Search Engine Roundtable reported last week that Google insider, John Mueller, has started to give very heavy hints that the release of Penguin 4.0 is on the horizon. This is both good news and bad news for all you SEOers in the legal world.
You probably remember that Penguin is Google’s “filter” that penalizes what it terms as “spammy” links. Once you have a Penguin penalty on your rankings it stays there until Google runs Penguin again. Even if you do all the right things to clean up your link profile, you won’t get any benefit for your hard work until Penguin comes around again. Google hasn’t run the Penguin filter for 85 weeks. On the other hand, if you have been taking risks with the quality of links you have pointing to your law firm’s website, you have very little time left to get on the right side of Google law before Penguin comes around. So, everyone focus.
The easiest way to get rid of bad backlinks is to use the Google Disavow system. Unfortunately, you may have tried this and encountered problems getting the system to accept your file. If you have had that kind of trouble, you are not the only one. Here is a quick tip on getting around the problem. Apparently there are certain characters that the Disavow system has problems with and if one of the URLs in your file contains one of those characters the whole file gets thrown out. If that sounds similar to a problem you had submitting a file for your law firm’s site, try submitting the URLs one line at a time.
This study raises two worrying aspects behind link perception. If backlinks are assumed to be paid for, users won’t click on them. Web surfers are notoriously resistant to advertising. The second problem is that paid links are one of Penguin’s targets. These are classified as “spammy.” As any lawyer knows, sometimes perception is more powerful than reality. The rankings of many Web pages have been hit as collateral damage, not because they have done anything wrong, but because the tricks they used to attract ranking points sailed dangerously close to actual contraventions of Google law. If you get a backlink on someone else’s site and they make it a nofollow, then you won’t get any link juice passed to your site, and the link will be worthless in terms of rankings.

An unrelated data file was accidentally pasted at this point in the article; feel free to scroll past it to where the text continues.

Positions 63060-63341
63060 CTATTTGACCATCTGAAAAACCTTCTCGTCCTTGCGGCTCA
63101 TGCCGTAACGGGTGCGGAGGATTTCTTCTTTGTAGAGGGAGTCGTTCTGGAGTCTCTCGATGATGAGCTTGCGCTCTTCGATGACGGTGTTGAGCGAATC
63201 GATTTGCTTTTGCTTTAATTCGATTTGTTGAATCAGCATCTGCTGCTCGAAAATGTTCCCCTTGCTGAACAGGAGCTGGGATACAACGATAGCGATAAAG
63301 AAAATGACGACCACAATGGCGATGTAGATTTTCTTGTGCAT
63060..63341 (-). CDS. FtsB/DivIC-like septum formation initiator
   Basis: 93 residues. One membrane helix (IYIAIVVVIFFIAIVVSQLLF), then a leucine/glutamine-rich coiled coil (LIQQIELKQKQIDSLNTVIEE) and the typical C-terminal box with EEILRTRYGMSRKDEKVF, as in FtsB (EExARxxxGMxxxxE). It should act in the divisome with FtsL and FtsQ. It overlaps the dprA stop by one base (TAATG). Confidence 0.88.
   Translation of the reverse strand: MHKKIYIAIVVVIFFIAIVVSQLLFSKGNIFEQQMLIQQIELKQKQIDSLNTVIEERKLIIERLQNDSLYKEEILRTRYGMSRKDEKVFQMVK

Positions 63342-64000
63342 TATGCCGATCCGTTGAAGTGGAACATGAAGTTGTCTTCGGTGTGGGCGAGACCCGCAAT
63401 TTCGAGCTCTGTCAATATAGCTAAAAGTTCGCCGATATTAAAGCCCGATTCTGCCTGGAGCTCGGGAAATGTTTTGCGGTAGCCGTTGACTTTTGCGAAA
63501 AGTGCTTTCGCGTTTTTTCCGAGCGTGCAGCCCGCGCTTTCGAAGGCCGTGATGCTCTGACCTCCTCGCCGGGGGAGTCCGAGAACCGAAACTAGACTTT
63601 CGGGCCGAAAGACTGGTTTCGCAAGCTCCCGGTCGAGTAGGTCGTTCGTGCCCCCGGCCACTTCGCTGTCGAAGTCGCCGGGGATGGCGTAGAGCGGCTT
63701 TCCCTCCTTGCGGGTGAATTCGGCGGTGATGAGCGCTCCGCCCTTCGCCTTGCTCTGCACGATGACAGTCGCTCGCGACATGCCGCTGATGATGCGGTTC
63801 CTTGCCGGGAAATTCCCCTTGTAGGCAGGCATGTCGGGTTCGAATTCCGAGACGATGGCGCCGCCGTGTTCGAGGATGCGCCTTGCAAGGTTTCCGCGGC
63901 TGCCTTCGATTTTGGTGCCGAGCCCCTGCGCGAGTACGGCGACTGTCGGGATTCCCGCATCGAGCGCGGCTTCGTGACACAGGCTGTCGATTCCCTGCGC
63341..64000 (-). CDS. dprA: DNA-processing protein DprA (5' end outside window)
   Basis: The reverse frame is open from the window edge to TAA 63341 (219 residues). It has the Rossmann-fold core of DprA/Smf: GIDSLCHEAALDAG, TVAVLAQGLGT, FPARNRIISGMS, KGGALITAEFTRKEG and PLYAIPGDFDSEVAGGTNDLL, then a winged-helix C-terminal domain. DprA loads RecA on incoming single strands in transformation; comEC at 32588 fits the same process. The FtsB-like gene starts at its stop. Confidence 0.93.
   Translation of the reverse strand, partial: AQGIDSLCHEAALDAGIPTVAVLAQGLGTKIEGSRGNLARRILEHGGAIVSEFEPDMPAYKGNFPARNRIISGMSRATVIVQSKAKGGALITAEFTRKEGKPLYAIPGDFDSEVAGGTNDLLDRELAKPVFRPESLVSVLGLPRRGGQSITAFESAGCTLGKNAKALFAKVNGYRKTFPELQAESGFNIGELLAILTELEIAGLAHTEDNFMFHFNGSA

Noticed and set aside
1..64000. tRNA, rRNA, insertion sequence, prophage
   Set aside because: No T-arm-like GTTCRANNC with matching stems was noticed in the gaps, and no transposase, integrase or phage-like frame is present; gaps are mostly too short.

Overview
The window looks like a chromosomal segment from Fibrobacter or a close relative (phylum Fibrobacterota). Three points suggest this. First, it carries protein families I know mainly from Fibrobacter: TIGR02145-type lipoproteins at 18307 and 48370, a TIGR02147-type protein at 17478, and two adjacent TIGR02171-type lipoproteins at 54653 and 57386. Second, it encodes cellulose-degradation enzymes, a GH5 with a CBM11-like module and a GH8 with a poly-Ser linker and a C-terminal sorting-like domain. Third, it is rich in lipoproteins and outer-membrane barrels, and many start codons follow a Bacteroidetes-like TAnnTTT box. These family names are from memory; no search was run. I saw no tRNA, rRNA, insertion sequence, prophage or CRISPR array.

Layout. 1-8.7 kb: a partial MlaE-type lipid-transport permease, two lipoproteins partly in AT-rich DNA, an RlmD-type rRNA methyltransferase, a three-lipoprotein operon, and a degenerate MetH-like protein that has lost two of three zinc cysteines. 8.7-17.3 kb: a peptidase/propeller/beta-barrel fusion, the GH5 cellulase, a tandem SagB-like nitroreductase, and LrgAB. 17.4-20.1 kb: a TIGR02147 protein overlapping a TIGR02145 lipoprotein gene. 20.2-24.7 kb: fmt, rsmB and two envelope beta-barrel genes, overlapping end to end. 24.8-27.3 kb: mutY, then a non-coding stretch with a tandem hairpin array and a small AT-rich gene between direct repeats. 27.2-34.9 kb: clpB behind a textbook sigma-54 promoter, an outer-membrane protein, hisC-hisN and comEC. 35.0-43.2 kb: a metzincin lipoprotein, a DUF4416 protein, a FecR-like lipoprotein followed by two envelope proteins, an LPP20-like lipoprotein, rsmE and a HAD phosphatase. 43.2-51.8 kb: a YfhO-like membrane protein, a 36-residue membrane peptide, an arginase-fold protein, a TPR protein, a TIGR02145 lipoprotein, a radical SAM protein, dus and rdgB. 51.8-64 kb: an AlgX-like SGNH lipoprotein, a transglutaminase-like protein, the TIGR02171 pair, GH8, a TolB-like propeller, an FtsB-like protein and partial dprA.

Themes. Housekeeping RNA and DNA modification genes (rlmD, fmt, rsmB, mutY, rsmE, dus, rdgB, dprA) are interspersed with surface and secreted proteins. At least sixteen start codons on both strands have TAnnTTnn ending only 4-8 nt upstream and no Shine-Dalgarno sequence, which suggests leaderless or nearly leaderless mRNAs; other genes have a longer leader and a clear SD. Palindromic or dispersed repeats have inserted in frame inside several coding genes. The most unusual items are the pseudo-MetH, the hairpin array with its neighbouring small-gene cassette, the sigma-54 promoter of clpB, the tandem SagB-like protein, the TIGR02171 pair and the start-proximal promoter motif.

Let’s move away from the troubling topic of Google penalties and think happy thoughts. If you are worried about any dodgy link-building tactics that a hired hand may have performed on behalf of your law firm’s site, then maybe it is just better to go back to the drawing board. If you paid someone else to create a link profile for you, try planning your own link building strategy. Once you have your goals in place you can check through your existing back links and disavow any that don’t fit into your new plan. Google always states that the best way to keep on the good side of Google law is to create genuine, targeted, trick-free marketing strategies for your website. If you do that, you should be safe from Penguin.
Once you have your law firm’s strategy in place you need to identify the appropriate, relevant sites where you want links from. Then you’ve got to persuade the people that run those sites to actually give you a link. This is easier said than done, particularly when you consider that Google law says you can’t pay for those links. Actually getting the right link on the right page of the right site is a stumbling block that most link builders come up against. This article gives some tips on overcoming that strategic obstacle.
Here is news of a cheat that seems to be working very well. This strategy could easily be implemented for a law firm. For example, you could write about 10 different sites about your practice area, by focusing on different types of clients. Then, you would give mutual links across all your sites. However, this is a dodgy strategy that might get hammered by Penguin 4.0. Hold off on trying anything like this until Penguin has been around. Given that it has been 85 weeks since the last Penguin run, you are likely to have plenty of time to experiment with cheats once Penguin 4.0 has finished its rounds.